Keller was ecstatic to join the North Carolina National Guard, which allowed him to serve while receiving tuition assistance to pursue a degree. Opportunities such as performing community service and providing disaster relief were given to Keller in the military, causing him as much stress and lack of sleep as well as gratification with his work. 

Studying music therapy in school while serving overseas fortunately kept up the spirits of Keller and those around him. Keller performed music with other soldiers and during chapel services while stationed in Kuwait and Iraq. Keller described music as a “wonderful opportunity... to meet others and connect” during his time with the military. Being able to help others while developing music therapy skills helped Keller to tailor his future career toward becoming a board-certified music therapist. 

A love for service work combined with a passion for music are a winning combination of qualities that should exist in most music therapists. And the rich history of music therapy and its relationship with the US military has led to present-day opportunities for music to intervene in the wellbeing of active-duty soldiers and veterans. 

Following the completion of his bachelor’s in music therapy, Keller interned at an Asheville hospice care facility--which is one of many places where music therapy is practiced on military populations like veterans. Opportunities for music lovers like Keller to work with military personnel, military families, and veterans are bountiful. Music therapy is practiced in a wide variety of settings for the military, such as VA hospitals and military bases. And as the number of settings in which one can receive music therapy for military-related traumas increases, the future of music therapy practice seems brighter.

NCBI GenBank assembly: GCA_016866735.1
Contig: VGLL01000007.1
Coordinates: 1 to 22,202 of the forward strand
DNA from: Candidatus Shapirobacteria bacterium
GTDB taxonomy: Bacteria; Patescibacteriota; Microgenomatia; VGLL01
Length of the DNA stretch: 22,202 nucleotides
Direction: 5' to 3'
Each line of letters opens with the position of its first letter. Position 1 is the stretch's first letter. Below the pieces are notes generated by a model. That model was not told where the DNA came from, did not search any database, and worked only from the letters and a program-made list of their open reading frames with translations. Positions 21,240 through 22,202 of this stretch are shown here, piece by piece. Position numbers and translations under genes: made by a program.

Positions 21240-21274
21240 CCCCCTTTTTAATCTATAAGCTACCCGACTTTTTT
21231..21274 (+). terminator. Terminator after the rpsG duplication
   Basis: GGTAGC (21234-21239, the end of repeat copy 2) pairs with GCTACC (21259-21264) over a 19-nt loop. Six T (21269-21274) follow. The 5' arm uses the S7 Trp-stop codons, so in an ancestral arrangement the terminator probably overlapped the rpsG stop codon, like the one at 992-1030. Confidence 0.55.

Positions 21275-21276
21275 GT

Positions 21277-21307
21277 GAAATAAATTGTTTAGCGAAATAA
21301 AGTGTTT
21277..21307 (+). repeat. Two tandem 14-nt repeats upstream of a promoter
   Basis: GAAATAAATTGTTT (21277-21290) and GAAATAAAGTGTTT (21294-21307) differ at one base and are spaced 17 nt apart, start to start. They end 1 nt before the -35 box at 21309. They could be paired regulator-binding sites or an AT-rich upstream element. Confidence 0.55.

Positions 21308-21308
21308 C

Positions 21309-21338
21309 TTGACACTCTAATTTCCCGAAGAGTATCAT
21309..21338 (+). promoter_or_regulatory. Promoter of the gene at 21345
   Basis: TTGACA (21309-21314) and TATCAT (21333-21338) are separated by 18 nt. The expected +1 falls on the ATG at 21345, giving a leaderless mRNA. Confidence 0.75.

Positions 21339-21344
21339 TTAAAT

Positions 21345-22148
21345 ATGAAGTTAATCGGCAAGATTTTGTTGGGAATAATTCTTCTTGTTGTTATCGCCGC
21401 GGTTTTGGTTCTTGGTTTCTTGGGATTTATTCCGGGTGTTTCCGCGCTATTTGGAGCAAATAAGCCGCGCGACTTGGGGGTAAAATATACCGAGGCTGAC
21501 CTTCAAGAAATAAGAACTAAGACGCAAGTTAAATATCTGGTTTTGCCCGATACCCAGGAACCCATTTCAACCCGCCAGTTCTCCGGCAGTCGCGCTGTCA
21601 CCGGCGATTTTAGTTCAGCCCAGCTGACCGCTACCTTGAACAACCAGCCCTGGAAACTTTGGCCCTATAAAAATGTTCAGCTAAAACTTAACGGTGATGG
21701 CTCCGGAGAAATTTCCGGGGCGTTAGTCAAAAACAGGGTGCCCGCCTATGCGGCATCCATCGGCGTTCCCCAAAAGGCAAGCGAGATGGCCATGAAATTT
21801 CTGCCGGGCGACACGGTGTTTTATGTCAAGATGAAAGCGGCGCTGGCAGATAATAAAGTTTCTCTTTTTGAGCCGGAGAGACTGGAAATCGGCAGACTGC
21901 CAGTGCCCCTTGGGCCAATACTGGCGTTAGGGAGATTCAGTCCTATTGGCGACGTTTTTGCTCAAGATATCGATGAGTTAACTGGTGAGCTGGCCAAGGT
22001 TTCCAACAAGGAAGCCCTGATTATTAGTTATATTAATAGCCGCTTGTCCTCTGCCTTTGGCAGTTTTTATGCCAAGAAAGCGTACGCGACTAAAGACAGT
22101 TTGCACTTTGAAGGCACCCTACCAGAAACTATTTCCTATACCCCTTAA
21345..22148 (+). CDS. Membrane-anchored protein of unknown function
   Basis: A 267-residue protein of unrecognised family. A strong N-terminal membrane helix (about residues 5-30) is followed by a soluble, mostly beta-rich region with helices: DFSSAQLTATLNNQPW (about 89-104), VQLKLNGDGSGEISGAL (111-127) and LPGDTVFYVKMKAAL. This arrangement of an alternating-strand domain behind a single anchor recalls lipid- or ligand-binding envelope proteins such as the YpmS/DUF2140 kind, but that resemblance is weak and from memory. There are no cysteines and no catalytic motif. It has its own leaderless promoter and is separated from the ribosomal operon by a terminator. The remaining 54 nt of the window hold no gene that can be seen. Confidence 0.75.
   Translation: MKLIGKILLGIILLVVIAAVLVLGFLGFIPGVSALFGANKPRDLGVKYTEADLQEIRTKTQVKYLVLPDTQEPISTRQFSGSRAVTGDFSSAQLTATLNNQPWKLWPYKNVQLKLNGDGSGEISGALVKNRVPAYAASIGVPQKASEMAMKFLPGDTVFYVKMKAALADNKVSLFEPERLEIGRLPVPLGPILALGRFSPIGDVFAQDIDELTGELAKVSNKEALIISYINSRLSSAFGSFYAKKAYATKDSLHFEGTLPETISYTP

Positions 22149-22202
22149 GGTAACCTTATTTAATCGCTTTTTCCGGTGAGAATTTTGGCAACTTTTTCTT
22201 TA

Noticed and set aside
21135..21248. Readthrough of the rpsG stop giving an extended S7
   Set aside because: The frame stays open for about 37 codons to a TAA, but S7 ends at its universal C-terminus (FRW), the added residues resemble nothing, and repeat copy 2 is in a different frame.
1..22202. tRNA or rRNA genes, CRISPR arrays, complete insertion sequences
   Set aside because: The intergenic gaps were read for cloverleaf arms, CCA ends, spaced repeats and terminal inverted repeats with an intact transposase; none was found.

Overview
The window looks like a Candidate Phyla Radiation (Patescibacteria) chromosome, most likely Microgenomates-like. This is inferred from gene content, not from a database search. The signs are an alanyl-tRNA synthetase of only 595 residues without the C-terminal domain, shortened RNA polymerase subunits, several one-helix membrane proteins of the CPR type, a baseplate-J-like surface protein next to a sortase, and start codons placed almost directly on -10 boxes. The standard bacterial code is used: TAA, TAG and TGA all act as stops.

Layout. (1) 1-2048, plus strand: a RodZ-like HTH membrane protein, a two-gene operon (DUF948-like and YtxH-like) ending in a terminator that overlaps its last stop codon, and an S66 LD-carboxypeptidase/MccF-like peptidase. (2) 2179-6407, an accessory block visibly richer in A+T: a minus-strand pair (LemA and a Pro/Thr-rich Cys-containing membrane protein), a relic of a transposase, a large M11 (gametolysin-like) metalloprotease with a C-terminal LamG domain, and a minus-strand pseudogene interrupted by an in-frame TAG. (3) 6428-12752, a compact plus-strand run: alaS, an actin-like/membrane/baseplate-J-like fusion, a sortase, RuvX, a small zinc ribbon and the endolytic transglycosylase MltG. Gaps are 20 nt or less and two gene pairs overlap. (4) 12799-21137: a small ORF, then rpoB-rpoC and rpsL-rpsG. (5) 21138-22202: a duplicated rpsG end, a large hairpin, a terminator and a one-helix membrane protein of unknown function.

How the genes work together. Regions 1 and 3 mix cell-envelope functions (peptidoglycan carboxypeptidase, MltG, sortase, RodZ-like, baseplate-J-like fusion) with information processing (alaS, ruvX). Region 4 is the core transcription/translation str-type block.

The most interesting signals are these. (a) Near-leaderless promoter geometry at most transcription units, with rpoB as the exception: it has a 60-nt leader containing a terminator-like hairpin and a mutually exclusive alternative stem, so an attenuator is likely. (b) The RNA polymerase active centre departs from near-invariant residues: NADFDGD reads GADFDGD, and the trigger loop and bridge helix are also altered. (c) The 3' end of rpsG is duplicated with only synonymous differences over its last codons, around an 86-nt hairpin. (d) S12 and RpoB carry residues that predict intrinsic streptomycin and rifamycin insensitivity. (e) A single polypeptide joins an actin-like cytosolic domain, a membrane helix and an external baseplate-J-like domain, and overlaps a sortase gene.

Older man in a black suit and glasses smiles while dancing and listening to music with headphones.
As accessibility to music therapy increases, more veterans can benefit from its positive effects. Image courtesy of Pexels.com.

The Future of Music Therapy and the Military

With the amazing effects that music has shown on military personnel and their mental health, music therapy shows promise in having continued support from the US military. Research studies and music therapists alike hope to make the treatment more accessible to those in need of it. An inspiring music therapy initiative from the National Endowment of the Arts shows promise in that goal becoming a reality. 

Known as Creative Forces, the NEA’s initiative is currently building a national network of support sites providing music therapy treatment to military personnel and their families. With ten current sites spanning from Alaska to Florida and more future sites to be planned, there appears to be a promising future in the mental health treatment of military populations. 

Jake Keller and NEA’s Creative Forces are fantastic examples of music therapy successfully integrating into treatment for military personnel. Keller displays the power of music therapy on an individual level. He impacted the lives and emotions of his fellow soldiers and citizens in nations overseas, and he will continue his work in his home country of the US. Keller began graduate studies in music therapy in 2018 and plans to work with veterans in VA hospitals and hospice care. At the same time, Creative Forces promises a hopeful future for the mental health of military personnel across the nation. Whether at the level of an individual or an organization, the positive effects of music therapy are remarkable.

Cristal Thomas